For 50 years, the Sea Turtle Conservancy has conducted annual sea turtle nest monitoring studies on the 21 mile black sand beach of Tortuguero, Costa Rica, the nesting site of more endangered green turtles than anywhere else in the Western Hemisphere. Since being initiated by Dr. Archie Carr in the 1950s, this monitoring program has provided much information on the reproductive ecology and migratory habits of sea turtles. A recent peer-reviewed analysis showed an encouraging trend in green turtle nesting activity. Through this five-decade-long conservation initiative, STC has reversed the decline of green turtles in the Caribbean.
Research methods include turtle tagging, turtle track surveys, collection of biometric data, fibropapilloma examination, determination of nest survivorship and hatching success, collection of physical data, and collection of data on human impacts to the nesting beach and the turtles. Protection methods include a cooperative effort with Tortuguero National Park officials and law enforcement to reduce poaching of eggs and turtles. Training methods include training research assistants, recruited heavily from Latin American countries, and training Tortuguero National Park guards as well as local eco-tour guides in sea turtle biology and conservation. Public outreach methods include teaching Tortuguero school children, local adults and tourists about sea turtles and working with the international media to raise awareness about sea turtles and threats to their survival.The overall goal of STC’s sea turtle research and conservation work in Tortuguero is to conserve the area’s nesting green and leatherback turtle populations so that these species fulfill their ecological roles. The strategies used to achieve this goal include the following: (1) monitoring and studying Tortuguero’s nesting turtles; (2) working with the Costa Rican government, the community of Tortuguero and others to protect nesting turtles from poachers; (3) training young scientists, conservationists, and others to help ensure the continuation of sea turtle protection efforts in Tortuguero and elsewhere; and (4) educating the public about sea turtles and the threats to their survival.
Since 2010, STC has collaborated with the conservation volunteer organization Global Vision International (GVI) at our program in Tortuguero, Costa Rica. GVI operates a research station at the southern limit of Tortuguero National Park, close to the Jalova lagoon. They approached STC to determine how GVI staff and volunteers could contribute to the ongoing sea turtle research and monitoring program at Tortuguero. After receiving training from STC staff, GVI personnel have assisted in implementing standard monitoring protocols at the southern end of Tortuguero, a complimentary program to STC research focus area along the northern five miles of the beach. Until this collaborative effort began, STC was only able to conduct research and monitoring efforts along the southern stretch of beach during the Leatherback Program, which runs from March – June. With this support from GVI, it has been possible to extend data collection activities during the Green Turtle Program from June – November. This research partnership is providing new information on sea turtles that nest at a different section of Tortuguero. Research may reveal that nesting sea turtles at the south end of Tortuguero are facing a dissimilar range of threats to those nesting further north. For example, nest survivorship may differ or hatching and emerging success rates may be distinct. As yet, it is too early to tell what these new data may reveal. But it is an exciting opportunity for STC to be able to implement research protocols at another part of the beach, and also to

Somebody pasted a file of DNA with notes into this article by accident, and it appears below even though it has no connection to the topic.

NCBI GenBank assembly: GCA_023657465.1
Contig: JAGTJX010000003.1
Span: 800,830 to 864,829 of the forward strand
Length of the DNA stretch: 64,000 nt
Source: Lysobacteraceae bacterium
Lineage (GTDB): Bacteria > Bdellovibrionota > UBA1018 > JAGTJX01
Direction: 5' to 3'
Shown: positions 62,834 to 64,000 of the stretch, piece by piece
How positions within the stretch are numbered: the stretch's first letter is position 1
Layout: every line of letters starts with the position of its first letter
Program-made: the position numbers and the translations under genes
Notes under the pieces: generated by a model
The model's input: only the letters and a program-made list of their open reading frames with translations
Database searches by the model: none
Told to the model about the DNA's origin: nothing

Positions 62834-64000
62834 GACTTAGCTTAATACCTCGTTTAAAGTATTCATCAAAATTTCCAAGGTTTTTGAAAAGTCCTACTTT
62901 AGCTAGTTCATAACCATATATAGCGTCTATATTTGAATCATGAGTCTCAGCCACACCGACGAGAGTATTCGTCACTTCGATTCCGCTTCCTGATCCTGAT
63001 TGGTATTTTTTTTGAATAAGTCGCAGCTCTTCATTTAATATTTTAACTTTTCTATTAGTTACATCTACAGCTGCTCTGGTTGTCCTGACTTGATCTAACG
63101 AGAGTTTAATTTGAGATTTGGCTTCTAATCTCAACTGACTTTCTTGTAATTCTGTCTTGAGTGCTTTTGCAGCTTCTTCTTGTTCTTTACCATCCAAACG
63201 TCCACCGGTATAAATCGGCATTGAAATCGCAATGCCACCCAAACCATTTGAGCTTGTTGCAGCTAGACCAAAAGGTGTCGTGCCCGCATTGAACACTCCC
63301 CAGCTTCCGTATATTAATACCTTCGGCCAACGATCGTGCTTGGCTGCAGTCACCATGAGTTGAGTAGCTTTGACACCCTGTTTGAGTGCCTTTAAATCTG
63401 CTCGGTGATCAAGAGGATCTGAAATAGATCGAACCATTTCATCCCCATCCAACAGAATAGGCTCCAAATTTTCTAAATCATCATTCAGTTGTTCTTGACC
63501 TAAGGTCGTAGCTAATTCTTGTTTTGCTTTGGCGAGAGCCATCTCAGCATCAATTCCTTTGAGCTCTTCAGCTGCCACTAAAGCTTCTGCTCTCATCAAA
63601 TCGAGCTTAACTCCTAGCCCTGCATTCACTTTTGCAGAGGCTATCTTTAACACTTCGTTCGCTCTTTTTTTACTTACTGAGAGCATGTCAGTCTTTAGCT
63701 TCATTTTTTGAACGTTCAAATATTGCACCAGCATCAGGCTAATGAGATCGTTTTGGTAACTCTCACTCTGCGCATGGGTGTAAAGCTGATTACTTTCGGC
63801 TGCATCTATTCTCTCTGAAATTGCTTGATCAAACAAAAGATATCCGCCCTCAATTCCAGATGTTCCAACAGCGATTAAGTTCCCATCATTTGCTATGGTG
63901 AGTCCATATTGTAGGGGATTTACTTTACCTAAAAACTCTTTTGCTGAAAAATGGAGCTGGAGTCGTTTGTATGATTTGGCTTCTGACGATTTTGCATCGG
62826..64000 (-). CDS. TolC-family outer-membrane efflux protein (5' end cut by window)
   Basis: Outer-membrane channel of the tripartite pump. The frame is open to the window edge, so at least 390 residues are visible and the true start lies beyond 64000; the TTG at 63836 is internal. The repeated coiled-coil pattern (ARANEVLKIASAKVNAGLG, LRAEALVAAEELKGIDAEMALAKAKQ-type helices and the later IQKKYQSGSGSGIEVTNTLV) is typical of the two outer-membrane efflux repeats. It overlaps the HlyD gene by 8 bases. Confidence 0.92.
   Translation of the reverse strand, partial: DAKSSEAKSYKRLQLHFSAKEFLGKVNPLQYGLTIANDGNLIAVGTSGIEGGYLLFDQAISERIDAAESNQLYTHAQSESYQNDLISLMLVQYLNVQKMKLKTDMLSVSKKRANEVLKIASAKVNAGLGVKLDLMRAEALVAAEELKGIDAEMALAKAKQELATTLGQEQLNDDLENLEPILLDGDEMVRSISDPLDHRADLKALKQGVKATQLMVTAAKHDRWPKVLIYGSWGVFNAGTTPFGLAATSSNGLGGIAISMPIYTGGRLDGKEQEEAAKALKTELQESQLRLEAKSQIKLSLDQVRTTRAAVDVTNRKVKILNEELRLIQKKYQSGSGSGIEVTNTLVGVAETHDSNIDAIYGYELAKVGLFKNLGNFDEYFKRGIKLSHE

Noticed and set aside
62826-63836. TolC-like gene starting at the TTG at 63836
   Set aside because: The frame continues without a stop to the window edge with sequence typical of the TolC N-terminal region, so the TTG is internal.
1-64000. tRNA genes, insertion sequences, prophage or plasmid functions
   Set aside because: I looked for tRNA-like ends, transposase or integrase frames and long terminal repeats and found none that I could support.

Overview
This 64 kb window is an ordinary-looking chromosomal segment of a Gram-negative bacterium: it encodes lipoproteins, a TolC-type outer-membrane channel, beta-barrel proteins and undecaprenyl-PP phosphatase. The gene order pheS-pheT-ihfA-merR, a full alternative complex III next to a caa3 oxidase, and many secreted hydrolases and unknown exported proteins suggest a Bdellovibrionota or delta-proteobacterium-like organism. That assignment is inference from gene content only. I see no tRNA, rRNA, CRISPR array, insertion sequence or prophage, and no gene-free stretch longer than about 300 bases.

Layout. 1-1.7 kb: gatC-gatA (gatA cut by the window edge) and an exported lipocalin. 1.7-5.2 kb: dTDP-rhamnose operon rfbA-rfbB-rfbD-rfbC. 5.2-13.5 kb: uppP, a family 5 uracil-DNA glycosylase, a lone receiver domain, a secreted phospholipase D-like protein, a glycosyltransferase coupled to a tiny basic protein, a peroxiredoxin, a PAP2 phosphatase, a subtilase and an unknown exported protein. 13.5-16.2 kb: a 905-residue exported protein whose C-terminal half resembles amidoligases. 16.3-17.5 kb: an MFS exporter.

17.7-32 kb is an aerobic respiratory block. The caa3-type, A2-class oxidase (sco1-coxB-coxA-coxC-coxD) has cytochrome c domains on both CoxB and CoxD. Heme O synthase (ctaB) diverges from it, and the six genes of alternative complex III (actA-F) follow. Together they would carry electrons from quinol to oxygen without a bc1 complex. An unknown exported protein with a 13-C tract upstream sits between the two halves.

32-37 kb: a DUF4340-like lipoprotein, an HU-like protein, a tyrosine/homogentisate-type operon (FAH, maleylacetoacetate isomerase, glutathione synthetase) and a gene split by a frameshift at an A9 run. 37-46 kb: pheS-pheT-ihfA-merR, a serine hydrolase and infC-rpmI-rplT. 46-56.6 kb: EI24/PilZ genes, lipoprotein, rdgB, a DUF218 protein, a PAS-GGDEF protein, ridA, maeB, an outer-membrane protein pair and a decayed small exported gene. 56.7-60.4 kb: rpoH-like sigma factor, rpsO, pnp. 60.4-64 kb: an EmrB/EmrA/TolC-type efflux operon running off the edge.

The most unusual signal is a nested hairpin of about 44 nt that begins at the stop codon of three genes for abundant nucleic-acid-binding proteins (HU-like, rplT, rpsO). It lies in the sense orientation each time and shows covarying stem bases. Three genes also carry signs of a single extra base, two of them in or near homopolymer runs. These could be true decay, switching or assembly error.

work closely with another conservation organization at Tortuguero. Through this partnership with GVI, STC is able to further promote the research and protection of threatened sea turtle populations in the region.
Continued survival of the sea turtle populations at Tortuguero will require many years of protection, but STC believes it is a feasible goal, and one that can be accomplished while providing an opportunity for research, training of professionals from Latin America and the Caribbean, and local education, as well as economic development for the Tortuguero community through sea turtle tourism.